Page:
World Bulletin / News Desk
Ruling Justice and Development (AK) Party MP Mustafa Yeneroglu issued a written statement criticizing the interior minister of the German state of North Rhine-Westphalia (NRW) Ralf Jager who said he would attempt to prevent such a visit.
Erdogan is reportedly expected to hold a rally in the German city of Cologne next month, ahead of the April 16 constitution referendum, but several German officials have opposed the idea, German media have reported.
Jager on Thursday told a local German newspaper: “Freedom of expression must not be abused in order to promote constitutional change in Turkey, to restrict fundamental rights and reinstate the death penalty. We must prevent intra-Turkic conflicts.”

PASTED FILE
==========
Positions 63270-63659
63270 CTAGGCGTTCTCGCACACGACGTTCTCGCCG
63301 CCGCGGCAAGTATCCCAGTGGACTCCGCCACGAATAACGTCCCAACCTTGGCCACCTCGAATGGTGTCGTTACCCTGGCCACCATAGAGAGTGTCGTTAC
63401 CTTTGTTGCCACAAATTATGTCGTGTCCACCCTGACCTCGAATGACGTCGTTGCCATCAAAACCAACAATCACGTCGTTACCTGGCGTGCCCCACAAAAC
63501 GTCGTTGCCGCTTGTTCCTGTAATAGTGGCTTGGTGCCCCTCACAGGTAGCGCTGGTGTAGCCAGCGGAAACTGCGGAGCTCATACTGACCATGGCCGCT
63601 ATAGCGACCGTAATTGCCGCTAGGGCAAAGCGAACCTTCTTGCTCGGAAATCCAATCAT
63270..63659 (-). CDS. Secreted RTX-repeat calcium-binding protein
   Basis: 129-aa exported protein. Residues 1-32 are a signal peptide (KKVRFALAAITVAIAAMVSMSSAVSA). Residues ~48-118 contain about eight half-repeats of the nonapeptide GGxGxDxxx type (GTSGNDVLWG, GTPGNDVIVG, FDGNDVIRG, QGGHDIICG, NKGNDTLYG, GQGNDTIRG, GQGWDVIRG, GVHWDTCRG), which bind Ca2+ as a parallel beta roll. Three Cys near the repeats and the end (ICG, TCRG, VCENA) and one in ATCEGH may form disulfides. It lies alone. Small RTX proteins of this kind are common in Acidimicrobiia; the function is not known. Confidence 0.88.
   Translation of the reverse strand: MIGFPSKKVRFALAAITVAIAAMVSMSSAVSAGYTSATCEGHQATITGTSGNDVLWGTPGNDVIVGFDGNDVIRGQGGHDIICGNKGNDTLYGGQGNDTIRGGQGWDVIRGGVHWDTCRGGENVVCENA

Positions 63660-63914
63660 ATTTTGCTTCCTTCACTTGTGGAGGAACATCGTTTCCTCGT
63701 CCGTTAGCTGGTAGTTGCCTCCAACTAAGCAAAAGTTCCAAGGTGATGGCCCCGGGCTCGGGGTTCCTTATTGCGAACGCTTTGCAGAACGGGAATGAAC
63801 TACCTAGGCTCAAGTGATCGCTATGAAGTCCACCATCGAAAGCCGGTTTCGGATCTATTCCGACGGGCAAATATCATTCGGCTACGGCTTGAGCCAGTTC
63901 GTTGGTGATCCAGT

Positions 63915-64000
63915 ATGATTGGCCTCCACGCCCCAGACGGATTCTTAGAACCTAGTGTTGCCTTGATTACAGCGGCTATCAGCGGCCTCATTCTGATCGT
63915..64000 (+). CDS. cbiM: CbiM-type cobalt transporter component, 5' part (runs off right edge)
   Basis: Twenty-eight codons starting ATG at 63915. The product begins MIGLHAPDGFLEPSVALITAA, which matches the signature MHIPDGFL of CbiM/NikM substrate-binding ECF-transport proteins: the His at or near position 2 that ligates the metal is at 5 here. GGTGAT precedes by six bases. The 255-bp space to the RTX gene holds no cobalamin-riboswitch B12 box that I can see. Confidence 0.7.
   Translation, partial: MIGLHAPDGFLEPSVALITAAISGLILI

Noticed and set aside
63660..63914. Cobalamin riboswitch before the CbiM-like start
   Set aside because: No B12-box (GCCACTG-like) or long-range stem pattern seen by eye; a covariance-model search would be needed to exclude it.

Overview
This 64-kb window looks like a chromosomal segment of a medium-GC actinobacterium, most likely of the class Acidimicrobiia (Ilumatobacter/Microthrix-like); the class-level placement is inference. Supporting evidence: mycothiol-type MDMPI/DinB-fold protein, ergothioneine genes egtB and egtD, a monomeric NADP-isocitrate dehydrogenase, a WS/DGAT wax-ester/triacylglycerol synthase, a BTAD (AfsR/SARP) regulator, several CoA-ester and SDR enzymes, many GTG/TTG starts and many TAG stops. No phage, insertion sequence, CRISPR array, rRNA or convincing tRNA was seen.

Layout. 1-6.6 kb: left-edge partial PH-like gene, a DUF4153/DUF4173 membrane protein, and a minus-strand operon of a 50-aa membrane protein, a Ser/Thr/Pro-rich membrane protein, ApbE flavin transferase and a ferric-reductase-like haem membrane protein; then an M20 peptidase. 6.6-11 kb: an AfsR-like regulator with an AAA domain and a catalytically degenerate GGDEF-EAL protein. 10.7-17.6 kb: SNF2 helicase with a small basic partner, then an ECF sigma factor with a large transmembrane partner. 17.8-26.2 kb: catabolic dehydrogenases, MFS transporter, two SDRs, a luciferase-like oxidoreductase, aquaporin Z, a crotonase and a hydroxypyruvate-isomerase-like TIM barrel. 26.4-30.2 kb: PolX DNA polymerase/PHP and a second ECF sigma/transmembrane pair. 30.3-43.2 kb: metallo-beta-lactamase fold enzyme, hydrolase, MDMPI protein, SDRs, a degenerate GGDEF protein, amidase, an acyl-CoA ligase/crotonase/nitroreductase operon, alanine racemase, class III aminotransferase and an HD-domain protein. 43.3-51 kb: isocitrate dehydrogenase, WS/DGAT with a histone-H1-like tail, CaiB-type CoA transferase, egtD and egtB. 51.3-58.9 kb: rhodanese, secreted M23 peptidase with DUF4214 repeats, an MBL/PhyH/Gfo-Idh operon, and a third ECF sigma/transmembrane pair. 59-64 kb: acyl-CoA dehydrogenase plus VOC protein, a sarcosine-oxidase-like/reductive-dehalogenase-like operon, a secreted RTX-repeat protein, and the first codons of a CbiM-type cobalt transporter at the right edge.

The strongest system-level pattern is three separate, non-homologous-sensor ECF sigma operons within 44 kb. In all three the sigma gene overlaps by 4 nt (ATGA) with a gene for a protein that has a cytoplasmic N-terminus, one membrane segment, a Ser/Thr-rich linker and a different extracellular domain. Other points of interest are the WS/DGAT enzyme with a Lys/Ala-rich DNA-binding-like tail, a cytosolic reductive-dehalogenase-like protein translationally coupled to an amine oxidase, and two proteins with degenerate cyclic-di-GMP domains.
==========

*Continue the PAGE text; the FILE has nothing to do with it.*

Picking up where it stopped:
“It is the task of the federal government to ensure that such performances do not take place in NRW or elsewhere in Germany," the minister said.
"Nearly 1.5 million Turkish voters are living in Germany. Many of these people do not have the right to vote in Germany because of Germany's restrictive and outdated citizenship policy," Yeneroglu said.
To become German, non-EU and non-Swiss citizens must usually relinquish their nationality.
Millions of Turkish immigrants live in Germany.
Constitutional reform has been under discussion since then-Prime Minister Recep Tayyip Erdogan was voted president in August 2014.
The 18-article bill would hand wide-ranging executive powers to the president and abolish the prime ministerial post. The president would also be allowed to retain ties to a political party.
Other changes would see the minimum age for parliamentary candidates reduced to 18 from 25 and the number of deputies would also rise to 600. Simultaneous parliamentary and presidential elections for a five-year term would be held in November 2019 under the new constitution.